Indian culture and society cannot be easily generalised. Its heterogeneity owes as much to its scale as to the rich tapestry of cultures evident from Tamil Nadu to Maharashtra, Odisha to Rajasthan. Its urban centres are beyond conventional definitions of a city- Mumbai’s broader area is composed of over 20 million people. By the same metric, New Delhi may be as large as 30 million, while even Chennai and Bengaluru are around 10 million. The particular challenges of infrastructure and providing adequate housing for the individuals and households who make up one of the most vibrant economies in the world, is fraught with complexity. And this is no more evident than in the area of affordable housing.
Globally, affordable housing has been hijacked by public administrators and luxury developers. In the worst cases it covers all manner of sins and is a smokescreen to sidestep responsible construction. Part of the problem lies in its own definition. Social housing is broadly understood as state-sponsored provision for those in receipt of some form of welfare. Generally- though not always- this will be rented. Yet, in a more literal sense it is simply housing which can be afforded by people on ordinary wages, in whatever tenure, and no matter its means of delivery. This is a question of increased importance in India.
According to the latest estimations from the World Bank, the population of India is nearly 1.4 bn. This is up from 450 million in 1960, and has seen an increase of 200 million over the last decade alone. Gross Domestic Product (GDP) has also followed a steep upward trajectory from c. US$40 billion in 1960 to near US$3 trillion. Given the rate of change, it is unsurprising infrastructure has not always kept pace. Although there is a high level of electrification and a reduction in slum dwelling and informal settlements, homes for many are inconducive to building lives and families.
Indira Awas Yojana (IAY) was launched by Rajiv Gandhi in 1985 and was initially tailored toward the rural population and those from minority groups. In due course, it was extended to include all individuals under the poverty line. This designation known as ‘Below Poverty Line’ (BPL) is widely used by Indian public policy makers and helps to allocate resources on the basis of access to habitation, food, healthcare and education. Though this policy had some notable successes, its repositioning by Narendra Modi in 2015 helped to articulate a broader strategy.
Pradhan Mantri Awaas Yojana was established to deliver 20 million new homes by 2022 to low income groups drawing on US$27 billion in central government funding. It takes the form of an interest subsidy on home loans with favourable repayment horizons, with initial schemes facilitated in Uttar Pradesh. Under the program, strict guidance exists to ensure building techniques are eco-friendly and ultimately enable efficient maintenance and operation. Special dispensation and provisions were likewise made for the elderly and those with mobility constraints. It has been enacted over three phases since 2015. Analysis undertaken by the central government identified over 2,500 towns and cities in 26 states.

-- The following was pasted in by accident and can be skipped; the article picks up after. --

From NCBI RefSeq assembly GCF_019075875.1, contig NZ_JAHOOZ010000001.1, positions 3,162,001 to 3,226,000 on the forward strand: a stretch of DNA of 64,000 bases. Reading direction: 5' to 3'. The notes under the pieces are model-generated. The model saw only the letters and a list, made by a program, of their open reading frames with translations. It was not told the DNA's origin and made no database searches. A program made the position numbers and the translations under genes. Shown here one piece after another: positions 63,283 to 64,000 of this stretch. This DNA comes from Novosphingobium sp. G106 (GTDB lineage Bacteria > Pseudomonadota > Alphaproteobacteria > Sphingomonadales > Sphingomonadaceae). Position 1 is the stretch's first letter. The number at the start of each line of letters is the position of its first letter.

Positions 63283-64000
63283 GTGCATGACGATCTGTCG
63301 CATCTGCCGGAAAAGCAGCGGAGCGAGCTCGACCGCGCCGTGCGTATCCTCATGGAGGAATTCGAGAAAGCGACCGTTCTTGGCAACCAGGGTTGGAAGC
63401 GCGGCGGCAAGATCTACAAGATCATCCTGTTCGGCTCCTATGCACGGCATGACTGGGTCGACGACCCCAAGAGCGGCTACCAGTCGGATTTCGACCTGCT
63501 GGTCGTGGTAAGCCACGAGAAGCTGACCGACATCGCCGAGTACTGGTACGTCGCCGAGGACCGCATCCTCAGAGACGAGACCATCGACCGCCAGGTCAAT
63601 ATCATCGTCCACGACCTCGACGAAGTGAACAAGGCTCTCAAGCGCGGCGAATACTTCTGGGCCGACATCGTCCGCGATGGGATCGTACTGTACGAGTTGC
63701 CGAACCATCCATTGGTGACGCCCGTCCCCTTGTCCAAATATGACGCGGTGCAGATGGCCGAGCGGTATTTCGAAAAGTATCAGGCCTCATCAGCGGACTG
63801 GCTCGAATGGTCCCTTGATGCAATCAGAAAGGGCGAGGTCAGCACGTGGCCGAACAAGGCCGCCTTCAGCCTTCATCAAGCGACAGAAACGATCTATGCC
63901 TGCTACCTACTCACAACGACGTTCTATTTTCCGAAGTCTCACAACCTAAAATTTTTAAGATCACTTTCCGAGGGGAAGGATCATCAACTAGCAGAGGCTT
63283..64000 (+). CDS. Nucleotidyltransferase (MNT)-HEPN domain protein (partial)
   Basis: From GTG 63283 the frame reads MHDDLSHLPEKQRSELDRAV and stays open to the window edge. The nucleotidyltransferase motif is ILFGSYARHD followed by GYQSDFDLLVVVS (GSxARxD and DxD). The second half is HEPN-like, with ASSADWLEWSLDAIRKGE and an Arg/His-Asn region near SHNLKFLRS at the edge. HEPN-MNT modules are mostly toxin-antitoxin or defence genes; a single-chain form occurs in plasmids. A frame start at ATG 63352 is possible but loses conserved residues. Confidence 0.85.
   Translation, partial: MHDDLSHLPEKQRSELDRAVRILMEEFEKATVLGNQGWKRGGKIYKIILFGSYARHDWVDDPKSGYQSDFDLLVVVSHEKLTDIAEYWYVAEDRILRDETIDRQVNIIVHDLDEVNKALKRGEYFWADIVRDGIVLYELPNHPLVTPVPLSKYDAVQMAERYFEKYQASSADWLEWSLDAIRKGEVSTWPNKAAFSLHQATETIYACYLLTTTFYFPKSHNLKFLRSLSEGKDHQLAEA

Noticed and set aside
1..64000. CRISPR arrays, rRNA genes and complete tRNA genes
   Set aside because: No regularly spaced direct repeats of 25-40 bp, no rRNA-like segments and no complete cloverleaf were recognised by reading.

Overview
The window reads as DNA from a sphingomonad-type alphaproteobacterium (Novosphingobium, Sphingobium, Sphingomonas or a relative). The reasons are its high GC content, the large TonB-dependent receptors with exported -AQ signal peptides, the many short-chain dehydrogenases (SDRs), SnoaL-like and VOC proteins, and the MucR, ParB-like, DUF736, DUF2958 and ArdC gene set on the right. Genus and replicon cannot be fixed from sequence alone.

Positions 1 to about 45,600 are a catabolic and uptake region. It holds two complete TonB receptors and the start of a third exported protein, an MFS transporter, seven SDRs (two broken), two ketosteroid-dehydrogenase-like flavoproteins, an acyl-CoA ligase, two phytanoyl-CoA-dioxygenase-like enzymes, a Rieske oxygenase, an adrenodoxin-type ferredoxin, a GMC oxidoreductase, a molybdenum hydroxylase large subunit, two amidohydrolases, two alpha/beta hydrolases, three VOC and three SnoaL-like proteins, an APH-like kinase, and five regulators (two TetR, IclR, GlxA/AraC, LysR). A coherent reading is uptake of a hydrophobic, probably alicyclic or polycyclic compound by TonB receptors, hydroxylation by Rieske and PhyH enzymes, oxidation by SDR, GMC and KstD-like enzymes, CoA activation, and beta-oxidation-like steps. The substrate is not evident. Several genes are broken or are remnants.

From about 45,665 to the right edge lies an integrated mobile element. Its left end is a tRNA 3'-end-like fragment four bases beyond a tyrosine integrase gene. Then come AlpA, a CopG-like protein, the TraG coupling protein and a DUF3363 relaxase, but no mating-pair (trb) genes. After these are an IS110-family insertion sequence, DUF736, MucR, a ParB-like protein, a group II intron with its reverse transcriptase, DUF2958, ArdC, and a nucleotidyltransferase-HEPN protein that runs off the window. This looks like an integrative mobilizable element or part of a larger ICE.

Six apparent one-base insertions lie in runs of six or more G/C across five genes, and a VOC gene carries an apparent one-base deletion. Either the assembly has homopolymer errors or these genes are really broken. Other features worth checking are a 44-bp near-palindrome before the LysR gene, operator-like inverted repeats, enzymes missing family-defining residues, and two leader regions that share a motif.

Unsurprisingly, there have also been a number of private sector transactions. Emerging market investors major on large populations and the growth of a consumer class, meaning India draws inevitable attention. In September 2021, it was announced Piramal Enterprises had acquired Dewan Housing Finance. Serving around one million customers, it will be one of the largest groups focused on the affordable segment of the market. With an emphasis on serving underserved or financially excluded groups, it marks a significant new area of focus for Primal in an increasingly competitive marketplace.
Of perhaps even greater significance was Fosun’s decision to make its first foray into India real estate alongside Ahuja Constructions. In a pure equity play, it supported ongoing operations and enabled the purchase of new projects in Malad and Chembur. According to the Economic Times, a compelling part of the investment thesis for Fosun was Ahuja’s extensive experience in slum rehabilitation and the provision of affordable housing. Indeed, Ahuja are understood to have folded its large scale social infrastructure projects into this transaction pertaining to over 10 million square feet of space in seven different locations.
Affordable housing remains a vexed question globally. Big institutions have attempted long dated income strip transactions underpinned by municipal guarantees, however, this tend to work best in developed countries where covenants match the risk appetites of the institutions. Much has been made of new methods of construction which are faster to roll out and ultimately more efficient. These have successfully been rolled out in many countries- not least in Latin America and West Africa- but pose questions as to durability and obsolescence. Perhaps most of all, keeping up is the problem. In countries like India with explosive population growth compounding existing deficits, it requires market-based solutions rather than pure state intervention. With big real estate groups now taking this possibility seriously, it could set a blueprint not only here, but globally.
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